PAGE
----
The Manticore? Not kosher. Kosher? The Vegetable Lamb of Tartary, which we all know from Mandeville:
and þare growez a maner of fruyte grete as gourdes; and, when it es rype, þai open it and fyndez þerin a beste with flesch and blude and bane, and it es lyke to a lytill lambe withouten wolle. And men of þat cuntree etez þat beste, and þe fruyt also. And þat es a grete meruaile. 3. Of þat frute I haue eten. Neuerþeles I said þam þat me thoght it na grete meruaile, for in my cuntree I said þam ware treesse berand a fruyte þat becommez briddez flyand, þe whilk men callez Bernakes, and þer es gude mete of þam; and þase þat fallez in þe water liffez and fliez furth, and þase þat fallez on þe land dyez. And, when I had talde þam þis, þai meruailed þam gretely þeroff.
And there grows a kind of fruit great as gourds, and when it is ripe, they open it and find in it a beast with flesh and blood and bone, and it is like a little lamb without wool. And the men of that country eat that beast, and the fruit also. And that is a great marvel. Of that fruit I have eaten. Nevertheless I said to them that I thought it was not a great marvel, for in my country, I said, there were trees bearing a fruit that becomes a flying bird, which men call Barnacles, and the meat is good; and those that fall into the water live and fly forth, and those that fall on the land die. And when I told them this, they marveled greatly about it.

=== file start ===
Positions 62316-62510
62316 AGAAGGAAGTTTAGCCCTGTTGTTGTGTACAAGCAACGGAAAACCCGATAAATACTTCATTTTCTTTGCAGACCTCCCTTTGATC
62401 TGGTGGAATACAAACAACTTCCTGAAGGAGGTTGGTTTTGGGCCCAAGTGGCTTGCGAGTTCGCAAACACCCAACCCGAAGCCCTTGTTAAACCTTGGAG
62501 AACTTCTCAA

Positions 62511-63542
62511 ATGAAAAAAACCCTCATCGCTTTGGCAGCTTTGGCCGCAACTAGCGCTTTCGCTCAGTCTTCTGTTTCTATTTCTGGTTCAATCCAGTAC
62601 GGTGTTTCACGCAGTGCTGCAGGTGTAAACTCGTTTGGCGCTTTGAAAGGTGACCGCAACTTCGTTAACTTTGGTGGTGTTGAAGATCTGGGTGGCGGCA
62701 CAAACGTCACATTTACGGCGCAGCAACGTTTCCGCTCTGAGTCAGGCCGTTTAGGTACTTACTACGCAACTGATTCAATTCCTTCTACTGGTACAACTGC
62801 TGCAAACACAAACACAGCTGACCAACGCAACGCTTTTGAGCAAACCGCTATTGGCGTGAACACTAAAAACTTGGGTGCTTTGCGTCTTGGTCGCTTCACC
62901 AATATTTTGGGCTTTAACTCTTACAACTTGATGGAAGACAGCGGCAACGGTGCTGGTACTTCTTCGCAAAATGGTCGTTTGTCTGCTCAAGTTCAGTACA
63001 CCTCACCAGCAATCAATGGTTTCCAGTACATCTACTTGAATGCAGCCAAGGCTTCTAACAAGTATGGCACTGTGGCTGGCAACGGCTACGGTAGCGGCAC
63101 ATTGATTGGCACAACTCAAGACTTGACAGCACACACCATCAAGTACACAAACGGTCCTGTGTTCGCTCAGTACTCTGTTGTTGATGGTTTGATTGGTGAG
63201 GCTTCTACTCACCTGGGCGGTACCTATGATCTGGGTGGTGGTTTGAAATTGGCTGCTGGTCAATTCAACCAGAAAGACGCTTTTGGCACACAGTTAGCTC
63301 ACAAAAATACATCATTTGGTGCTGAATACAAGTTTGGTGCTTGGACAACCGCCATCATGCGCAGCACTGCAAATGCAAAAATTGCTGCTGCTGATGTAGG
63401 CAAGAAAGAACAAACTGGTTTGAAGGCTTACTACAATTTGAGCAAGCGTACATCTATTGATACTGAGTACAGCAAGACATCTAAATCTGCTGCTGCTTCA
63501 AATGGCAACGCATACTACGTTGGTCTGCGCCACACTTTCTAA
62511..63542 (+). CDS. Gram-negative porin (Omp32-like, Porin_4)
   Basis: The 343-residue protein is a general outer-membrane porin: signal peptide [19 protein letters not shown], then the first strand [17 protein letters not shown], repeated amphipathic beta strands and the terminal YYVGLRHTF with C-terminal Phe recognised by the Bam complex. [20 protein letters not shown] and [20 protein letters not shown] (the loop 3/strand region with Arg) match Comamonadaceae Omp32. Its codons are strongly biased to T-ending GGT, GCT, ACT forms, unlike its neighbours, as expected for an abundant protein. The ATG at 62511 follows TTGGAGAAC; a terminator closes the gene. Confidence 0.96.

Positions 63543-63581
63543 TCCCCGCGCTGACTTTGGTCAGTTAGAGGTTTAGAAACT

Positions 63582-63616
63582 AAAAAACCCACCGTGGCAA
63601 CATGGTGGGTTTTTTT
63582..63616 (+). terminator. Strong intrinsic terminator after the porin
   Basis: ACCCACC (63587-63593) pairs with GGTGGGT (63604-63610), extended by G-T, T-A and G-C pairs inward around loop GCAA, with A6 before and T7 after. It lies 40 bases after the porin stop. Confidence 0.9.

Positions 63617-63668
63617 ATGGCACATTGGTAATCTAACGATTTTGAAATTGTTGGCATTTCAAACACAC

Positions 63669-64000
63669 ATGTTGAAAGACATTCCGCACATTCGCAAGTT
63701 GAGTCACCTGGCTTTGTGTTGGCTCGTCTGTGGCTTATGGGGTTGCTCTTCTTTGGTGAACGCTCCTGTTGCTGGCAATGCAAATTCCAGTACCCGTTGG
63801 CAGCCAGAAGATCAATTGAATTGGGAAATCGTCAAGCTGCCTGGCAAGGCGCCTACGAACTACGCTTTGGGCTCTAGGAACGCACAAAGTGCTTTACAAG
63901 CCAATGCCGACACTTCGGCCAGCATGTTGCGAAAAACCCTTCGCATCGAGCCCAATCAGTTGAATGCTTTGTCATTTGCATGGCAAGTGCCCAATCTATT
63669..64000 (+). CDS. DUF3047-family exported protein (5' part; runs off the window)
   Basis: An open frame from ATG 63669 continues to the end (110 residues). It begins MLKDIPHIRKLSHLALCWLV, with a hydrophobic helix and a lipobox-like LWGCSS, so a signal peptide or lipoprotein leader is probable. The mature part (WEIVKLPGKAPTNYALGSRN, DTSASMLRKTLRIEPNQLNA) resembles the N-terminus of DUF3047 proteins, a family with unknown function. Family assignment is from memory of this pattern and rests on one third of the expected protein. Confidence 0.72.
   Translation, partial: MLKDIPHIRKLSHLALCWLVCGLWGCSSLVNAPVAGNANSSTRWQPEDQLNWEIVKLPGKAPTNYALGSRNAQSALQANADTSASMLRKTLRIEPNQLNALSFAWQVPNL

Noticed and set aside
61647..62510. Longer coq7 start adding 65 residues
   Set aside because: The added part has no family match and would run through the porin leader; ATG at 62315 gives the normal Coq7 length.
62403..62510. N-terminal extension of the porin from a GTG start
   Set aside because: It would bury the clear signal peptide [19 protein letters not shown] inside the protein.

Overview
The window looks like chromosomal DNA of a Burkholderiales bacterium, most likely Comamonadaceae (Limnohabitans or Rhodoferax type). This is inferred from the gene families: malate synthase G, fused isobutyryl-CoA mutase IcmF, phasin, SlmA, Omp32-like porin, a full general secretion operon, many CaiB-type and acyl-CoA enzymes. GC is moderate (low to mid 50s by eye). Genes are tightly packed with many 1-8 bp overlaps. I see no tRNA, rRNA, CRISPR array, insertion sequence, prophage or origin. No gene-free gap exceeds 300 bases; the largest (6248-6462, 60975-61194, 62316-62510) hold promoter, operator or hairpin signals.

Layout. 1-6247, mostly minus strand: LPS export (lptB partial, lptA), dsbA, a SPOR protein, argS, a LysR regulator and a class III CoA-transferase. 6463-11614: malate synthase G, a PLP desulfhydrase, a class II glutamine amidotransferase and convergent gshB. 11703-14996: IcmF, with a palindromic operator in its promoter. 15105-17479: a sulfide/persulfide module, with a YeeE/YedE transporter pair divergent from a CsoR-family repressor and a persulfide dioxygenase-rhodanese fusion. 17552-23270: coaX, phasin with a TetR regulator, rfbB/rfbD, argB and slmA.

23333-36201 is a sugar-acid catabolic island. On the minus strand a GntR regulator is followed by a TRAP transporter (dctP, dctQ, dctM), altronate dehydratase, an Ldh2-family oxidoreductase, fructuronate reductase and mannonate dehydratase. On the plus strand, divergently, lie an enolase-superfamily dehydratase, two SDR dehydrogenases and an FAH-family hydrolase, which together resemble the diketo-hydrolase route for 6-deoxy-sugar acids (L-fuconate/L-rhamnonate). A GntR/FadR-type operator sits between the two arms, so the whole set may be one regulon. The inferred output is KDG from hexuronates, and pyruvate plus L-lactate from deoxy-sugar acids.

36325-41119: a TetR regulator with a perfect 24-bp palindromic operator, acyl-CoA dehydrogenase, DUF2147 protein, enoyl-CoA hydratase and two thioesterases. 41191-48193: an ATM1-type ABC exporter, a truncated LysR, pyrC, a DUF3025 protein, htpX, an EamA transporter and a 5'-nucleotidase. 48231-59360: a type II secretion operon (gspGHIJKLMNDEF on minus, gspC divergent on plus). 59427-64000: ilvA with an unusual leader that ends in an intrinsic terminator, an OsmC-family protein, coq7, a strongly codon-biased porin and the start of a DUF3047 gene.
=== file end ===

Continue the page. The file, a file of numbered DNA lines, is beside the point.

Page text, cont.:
I’m a fan of eschatological Leviathan promises, myself. Leviathan is “a delicacy to be served to the pious at the end of time, to compensate them for the privations which abstaining from the unclean fowls imposed upon them,” as the “real purpose” of Leviathan
“is to be served up as a dainty to the pious in the world to come. The female was put into brine as soon as she was killed, to be preserved against the time when her flesh will be needed. The male is destined to offer a delectable sight to all beholders before he is consumed. When his last hour arrives, God will summon the angels to enter into combat with the monster. But no sooner will leviathan cast his glance at them than they will flee in fear and dismay from the field of battle. They will return to the charge with swords, but in vain, for his scales can turn back steel like straw. They will be equally unsuccessful when they attempt to kill him by throwing darts and slinging stones; such missiles will rebound without leaving the least impression on his body. Disheartened, the angels will give up the combat, and God will command leviathan and behemot to enter into a duel with each other. The issue will be that both will drop dead, behemot slaughtered by a blow of leviathan’s fins, and leviathan killed by a lash of behemot’s tail.”
Ultimately, though, I’m a bit sad that the book has to be about eating and slaughter, and I’m reminded of nothing so much as Hildegard of Bingen’s Physica, which catalogs animals and then, like a good dietetic manual, concludes each entry by remarking on their edibility.